Compared to their peers who do not use drugs, young addicts are:

  • More likely to experience homelessness
  • More likely to be arrested
  • More likely to drop out of school
  • More likely to be unemployed

Many of these young adults have difficulty affording treatment for their addiction. This makes it even more challenging to get the help they need.

Challenges of Young Adults in Rehab

Once young adults do enter recovery, they face a set of challenges that are unique to their age group. As a result, many of them do not complete recovery and eventually relapse into active drug addition again.

Challenges young adults face in recovery include:

  • Young adults often have a lower level of frustration tolerance. This means that they become frustrated quickly. They have a hard time with delayed gratification and may not readily see the long-term benefits of addiction recovery.
  • Young adults may lack critical thinking skills and the ability to connect their actions with the subsequent consequences. This is especially true if their cognitive development has been delayed because of serious drug use.
  • Young adults are sometimes diagnosed with a mental health disorder during treatment, which can complicate addiction recovery.
  • Young adults have not had the life experiences necessary to learn positive coping skills (rather than using drugs), so they may have an added challenge in this aspect of rehab.
  • Young adults have had less time to learn how to interact with people in a healthy manner. This may add extra difficulty to group therapy and living in a treatment center, especially if they have to room with another person.
  • Young adults may be less aware of their emotions, since this usually develops later in adulthood. This may present an added challenge in processing the roots of addiction.

Every person who goes through recovery will face his own set of challenges. Fortunately, professionals in addiction recovery are trained and experienced in helping people of all ages overcome any hurdles they may face.

Getting Help for Your Addiction

If you or a loved one is struggling with an addiction, we are here to help. You can call our toll-free helpline any time, 24 hours a day, 7 days a week. You can discuss your situation with an admissions coordinator who can help you decide how best to approach your recovery. We can even recommend treatment programs that specialize in helping young adults. You have a long future ahead of you. Don’t trade it for a high that won’t last. Call us today and start on the road of recovery.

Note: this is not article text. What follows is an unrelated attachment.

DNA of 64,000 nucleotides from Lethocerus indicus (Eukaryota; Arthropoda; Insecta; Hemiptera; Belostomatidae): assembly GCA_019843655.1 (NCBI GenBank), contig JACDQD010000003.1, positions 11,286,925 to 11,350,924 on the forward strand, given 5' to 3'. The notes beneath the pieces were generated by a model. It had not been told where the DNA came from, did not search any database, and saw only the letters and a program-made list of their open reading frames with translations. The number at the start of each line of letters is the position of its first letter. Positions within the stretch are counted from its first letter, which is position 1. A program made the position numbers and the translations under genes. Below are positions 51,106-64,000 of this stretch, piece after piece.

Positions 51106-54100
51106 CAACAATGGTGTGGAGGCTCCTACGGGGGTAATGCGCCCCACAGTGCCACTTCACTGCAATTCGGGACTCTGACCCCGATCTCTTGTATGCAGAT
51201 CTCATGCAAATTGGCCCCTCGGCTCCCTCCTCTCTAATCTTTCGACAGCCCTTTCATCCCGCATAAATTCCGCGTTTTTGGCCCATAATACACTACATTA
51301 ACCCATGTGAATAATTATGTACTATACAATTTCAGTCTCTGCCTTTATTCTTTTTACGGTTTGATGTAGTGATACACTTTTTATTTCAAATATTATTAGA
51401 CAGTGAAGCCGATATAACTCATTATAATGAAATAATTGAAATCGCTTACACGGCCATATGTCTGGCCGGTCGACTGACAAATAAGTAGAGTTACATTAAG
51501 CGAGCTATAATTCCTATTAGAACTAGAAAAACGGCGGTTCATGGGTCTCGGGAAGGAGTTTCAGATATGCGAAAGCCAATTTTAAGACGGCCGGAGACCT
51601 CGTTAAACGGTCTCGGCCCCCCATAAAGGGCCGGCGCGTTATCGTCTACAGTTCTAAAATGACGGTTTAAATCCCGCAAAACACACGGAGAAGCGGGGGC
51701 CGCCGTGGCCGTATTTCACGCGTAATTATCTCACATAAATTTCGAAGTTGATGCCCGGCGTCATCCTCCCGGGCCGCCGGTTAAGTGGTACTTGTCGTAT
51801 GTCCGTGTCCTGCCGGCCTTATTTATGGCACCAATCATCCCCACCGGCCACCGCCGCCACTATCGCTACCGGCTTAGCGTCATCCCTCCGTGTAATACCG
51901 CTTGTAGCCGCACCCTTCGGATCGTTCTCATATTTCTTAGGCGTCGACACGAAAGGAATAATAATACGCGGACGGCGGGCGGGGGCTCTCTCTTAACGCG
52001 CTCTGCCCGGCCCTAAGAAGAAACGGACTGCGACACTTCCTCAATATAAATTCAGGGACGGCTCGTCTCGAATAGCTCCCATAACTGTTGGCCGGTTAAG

Why Do I Have to Go to Therapy During Rehab?

Why Do I Have to Go to Therapy During Rehab?

Understanding how addiction works shows why recovering addicts should attend counseling and therapy

Although physical recovery is an important part of rehab, psychological and emotional wellbeing are also desired in most programs. The reasons for this type of care are many—mostly because someone is not free of drug abuse when emotional and psychological scars from addiction go unaddressed. Therapy during rehab is usually imparted in one of two settings—individual and group therapy. Understanding how addiction works will show you why recovering addicts should attend counseling and therapy. Read more

7 Best Ways to Prepare for Someone Coming Home from Rehab

7 Best Ways to Prepare for Someone Coming Home from Rehab

Preparation helps loved ones support recovering addicts who return home from rehab

When an addict returns home from rehab, her friends and loved ones can play a major role in supporting lasting recovery. Below are seven ways to prepare to provide the best support possible for recovery:

  • Learn about addiction – If you want to help, start by learning about addiction. Some people errantly believe that addiction is a matter of character and self-control, but it is actually a disease of the brain reward system that affects memory, motivation, perception and neural circuitry. Learning about addiction instills compassion and it empowers people to provide more effective help, such as recognizing relapse risks and signs.

Read more

Dealing with the Speed Bumps of Recovery

Dealing with the Speed Bumps of Recovery

Reach out for the help you need to get back on track

The road of addiction recovery lasts a lifetime, and it is unfortunately strewn with speed bumps along the way. While it is sometimes possible to navigate around these speed bumps, they are often unavoidable. When facing inevitable setbacks and challenges, special care must be given to move forward and make your way back onto the road of recovery.  Read more